A BASINGSTOKE aerospace technology business has employed more than 1,000 apprentices in the last 50 years.

Middlesex Aerospace, which was founded in 1945, started taking on apprentices half a century ago.

The company has highlighted the benefits of the qualification during National Apprentice Week this week.

Chris Page, business development engineer and apprenticeship mentor, joined Middlesex Aerospace six years ago as an apprentice, and has worked his way up to his current position.

He said: “Most of the senior management team are ex-apprentices and have worked their way up through the company. There’s a strong ethos for apprenticeships in the company and we usually hire them after they have done Level 2.”

Sam Anderson, HR lead for the company, based in Telford Road, Houndmills, said they work with Basingstoke College of Technology (BCoT) to recruit apprentices, who then study at the college for one day a week.

The apprentices work in different areas of the business to gain a wider understanding before specialising in an area they are interested in, potentially taking their apprenticeship to a degree level qualification.

Sam said there are huge benefits to the business, explaining: “I think it makes them more loyal because we have got senior management who have worked their way up from apprentices.

“Our operations manager has been here since the age of 16 so it does make staff loyal.”

She added that the company is also a great place to work, which makes staff want to stay, adding: “I only joined in November last year, so I’m new compared to everyone here, but it’s such a nice place to work.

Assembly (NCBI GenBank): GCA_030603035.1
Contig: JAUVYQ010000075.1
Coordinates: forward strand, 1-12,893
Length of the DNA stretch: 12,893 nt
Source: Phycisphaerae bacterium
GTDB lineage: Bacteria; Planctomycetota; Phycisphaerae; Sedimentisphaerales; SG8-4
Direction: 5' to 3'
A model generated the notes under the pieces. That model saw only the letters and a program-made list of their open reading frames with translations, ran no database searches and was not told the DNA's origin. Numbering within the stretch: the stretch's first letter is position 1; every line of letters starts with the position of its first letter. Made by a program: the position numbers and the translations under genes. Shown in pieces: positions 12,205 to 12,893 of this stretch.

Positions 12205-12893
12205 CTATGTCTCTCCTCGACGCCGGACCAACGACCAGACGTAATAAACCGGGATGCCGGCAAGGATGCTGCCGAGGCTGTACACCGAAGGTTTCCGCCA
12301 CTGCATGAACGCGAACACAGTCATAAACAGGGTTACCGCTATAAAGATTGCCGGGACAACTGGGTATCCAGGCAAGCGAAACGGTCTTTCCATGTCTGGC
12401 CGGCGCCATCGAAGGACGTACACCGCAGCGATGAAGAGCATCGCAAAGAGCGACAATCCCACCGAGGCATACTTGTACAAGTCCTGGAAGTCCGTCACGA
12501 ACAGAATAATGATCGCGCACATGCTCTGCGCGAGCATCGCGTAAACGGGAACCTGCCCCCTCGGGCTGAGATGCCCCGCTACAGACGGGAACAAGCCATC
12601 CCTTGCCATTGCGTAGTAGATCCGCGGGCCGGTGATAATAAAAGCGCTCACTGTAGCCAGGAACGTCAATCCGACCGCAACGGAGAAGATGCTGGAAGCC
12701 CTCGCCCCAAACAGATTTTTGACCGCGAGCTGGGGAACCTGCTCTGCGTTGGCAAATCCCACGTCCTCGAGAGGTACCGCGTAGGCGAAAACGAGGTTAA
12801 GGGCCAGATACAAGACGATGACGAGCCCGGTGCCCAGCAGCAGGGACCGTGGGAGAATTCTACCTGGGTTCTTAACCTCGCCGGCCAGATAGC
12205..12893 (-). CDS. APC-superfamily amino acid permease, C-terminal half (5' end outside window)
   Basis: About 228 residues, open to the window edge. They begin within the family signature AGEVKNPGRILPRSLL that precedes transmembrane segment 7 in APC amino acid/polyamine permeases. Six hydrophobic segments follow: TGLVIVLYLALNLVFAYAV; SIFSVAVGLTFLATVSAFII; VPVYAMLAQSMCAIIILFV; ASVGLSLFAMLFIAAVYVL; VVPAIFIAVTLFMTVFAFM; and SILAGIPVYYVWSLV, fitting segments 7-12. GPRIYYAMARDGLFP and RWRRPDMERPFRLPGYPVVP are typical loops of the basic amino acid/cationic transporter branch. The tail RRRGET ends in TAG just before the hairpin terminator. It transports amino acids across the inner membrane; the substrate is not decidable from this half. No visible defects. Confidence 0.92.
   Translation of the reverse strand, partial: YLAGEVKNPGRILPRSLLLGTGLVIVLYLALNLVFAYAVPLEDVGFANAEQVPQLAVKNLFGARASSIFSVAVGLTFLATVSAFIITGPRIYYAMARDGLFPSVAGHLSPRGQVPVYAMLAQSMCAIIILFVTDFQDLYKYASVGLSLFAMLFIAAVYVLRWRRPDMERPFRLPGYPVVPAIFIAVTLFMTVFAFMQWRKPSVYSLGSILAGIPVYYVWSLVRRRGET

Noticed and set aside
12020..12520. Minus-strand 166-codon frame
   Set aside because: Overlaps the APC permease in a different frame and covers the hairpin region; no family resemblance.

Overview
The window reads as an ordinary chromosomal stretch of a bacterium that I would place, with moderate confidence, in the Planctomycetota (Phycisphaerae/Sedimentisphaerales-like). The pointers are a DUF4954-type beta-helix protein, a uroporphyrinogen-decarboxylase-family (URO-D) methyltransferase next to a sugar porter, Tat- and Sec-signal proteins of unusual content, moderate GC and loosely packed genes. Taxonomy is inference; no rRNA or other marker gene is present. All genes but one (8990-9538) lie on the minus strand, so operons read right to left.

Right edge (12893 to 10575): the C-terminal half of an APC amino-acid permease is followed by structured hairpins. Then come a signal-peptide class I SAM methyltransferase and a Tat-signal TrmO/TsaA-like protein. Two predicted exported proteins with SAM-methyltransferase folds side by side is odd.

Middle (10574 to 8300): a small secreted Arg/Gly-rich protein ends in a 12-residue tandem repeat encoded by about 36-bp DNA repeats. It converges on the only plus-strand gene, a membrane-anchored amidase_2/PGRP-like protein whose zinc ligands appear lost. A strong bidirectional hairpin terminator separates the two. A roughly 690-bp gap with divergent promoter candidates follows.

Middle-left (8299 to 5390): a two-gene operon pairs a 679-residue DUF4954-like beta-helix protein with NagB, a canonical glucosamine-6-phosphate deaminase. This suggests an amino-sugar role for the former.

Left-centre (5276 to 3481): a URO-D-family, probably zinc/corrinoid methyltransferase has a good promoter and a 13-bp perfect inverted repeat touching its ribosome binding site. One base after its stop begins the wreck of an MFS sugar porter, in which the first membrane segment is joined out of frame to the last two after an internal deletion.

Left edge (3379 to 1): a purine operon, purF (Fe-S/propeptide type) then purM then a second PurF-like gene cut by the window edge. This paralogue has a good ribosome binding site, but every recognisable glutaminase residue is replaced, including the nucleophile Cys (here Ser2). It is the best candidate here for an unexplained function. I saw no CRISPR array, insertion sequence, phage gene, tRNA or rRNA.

“I have worked in corporate companies but here, it's friendly and welcoming and it’s like a big family and everyone is willing to help everyone. We have a good staff retention, lots of people have been here a long time.”

Chris advised other businesses considering taking on apprentices to ensure there is a position available for them after they have finished their qualification, adding: “Ensure that you have a robust structure in place. I worked for a company that didn’t have a structure and came to Middlesex Aerospace and they knew what I was going to be doing and the end goal. So ensure there is a structure to suit the business going forward.”

He added: “There’s so many benefits to the business.

“They bring a positive attitude and they know how to harness technology and pick things up quickly. The whole point is to have flexible engineers where they can move around the business.”

Sam pointed out that companies can take advantage of the government levy given to businesses to train apprentices, adding: “It’s free money from the government you are being given and it’s a great way to get young, enthusiastic people into the business that helps the business grow and expand.”

However, she said it was also important to take into consideration each individual apprentice, explaining: “We look at what interests them, what they need to do for their apprenticeship and what works for the business so we make it individual for each apprentice.

“That’s why people are enthusiastic because they get to do what they are interested in.”